Course level: Graduate
University of Notre Dame
Deeply interested in the scientific developments of his time, Immanuel Kant (1724-1804) powerfully defended the Enlightenment values of reason, science, and freedom, and decisively shaped the debates of philosophers and scientists in his own time and continuously up to the present. Throughout his life, Kant sought to provide a philosophy that is adequate to the sciences of his time – especially to Euclidean geometry and Newtonian physics, but – as we will see – also to chemistry, biology, psychology, and anthropology.
In this course, we will investigate issues in Kant’s philosophy of science, including laws of nature, criteria of scientificity, types of scientific explanation (mechanical and teleological), scientific methods and aims, the guiding principles of systematicity, and the systematic unity of the sciences. Our discussions will be based on a close reading of central passages from the Critique of Pure Reason (1781/87), the Metaphysical Foundations of Nature Science (1786), and the Critique of the Power of Judgment (1790), as well as of texts by Kant-inspired philosophers from the 19th and 20th century. Examining Kant’s thought will shed new light on philosophical issues that are still relevant for today’s sciences.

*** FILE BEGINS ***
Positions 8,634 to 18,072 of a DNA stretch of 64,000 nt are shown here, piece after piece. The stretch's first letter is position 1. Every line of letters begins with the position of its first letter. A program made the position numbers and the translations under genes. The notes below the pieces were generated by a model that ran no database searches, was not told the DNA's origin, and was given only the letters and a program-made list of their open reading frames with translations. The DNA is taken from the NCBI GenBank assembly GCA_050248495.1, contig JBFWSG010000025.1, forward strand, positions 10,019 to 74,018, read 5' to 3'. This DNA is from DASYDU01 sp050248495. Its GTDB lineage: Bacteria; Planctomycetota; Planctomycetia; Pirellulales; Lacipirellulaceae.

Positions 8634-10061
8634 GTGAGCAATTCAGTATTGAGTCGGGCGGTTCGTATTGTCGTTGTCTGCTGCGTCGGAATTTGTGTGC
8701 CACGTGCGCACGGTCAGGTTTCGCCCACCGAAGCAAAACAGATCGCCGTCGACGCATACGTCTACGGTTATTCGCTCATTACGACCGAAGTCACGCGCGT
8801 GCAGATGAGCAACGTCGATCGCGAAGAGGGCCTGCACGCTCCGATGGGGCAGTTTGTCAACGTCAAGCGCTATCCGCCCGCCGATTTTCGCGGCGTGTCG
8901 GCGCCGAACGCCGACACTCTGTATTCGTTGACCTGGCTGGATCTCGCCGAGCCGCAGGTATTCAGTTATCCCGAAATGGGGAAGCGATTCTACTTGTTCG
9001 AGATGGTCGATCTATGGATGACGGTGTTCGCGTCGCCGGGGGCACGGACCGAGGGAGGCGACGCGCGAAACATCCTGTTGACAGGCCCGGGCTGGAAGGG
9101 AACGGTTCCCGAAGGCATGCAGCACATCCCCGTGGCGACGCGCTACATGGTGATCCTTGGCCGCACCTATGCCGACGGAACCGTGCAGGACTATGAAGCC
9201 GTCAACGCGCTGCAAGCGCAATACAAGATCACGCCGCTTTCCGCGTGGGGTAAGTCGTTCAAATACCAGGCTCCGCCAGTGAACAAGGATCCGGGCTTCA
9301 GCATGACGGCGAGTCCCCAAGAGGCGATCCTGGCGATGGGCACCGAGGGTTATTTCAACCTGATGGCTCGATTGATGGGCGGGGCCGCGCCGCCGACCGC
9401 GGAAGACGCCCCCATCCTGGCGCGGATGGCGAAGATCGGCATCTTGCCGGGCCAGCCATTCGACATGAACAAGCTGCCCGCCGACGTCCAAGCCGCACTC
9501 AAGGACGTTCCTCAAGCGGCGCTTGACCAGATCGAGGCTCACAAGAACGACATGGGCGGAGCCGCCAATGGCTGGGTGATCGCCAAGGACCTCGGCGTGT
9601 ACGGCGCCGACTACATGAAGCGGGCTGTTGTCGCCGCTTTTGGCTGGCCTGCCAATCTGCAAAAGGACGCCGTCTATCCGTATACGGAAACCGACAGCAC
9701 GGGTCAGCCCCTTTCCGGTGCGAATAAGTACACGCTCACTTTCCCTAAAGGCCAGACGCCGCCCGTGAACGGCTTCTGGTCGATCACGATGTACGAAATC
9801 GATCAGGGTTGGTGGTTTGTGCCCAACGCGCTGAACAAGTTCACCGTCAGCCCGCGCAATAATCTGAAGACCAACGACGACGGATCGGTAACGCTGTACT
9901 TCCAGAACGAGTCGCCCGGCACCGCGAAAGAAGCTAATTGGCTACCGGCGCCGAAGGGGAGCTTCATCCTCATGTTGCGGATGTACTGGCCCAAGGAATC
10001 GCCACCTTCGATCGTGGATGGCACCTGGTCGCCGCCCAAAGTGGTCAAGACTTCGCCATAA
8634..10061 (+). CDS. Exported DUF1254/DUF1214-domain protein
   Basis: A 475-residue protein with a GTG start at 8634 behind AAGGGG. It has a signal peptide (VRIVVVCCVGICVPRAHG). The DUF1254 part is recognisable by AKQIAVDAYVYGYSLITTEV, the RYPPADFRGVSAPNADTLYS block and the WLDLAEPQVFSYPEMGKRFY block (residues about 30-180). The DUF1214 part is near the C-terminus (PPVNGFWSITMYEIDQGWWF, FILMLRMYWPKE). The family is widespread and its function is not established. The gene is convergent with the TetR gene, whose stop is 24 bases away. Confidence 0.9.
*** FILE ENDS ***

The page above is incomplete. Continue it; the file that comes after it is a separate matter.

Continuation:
This class was cross-listed for the PhD Program in History and Philosophy of Science.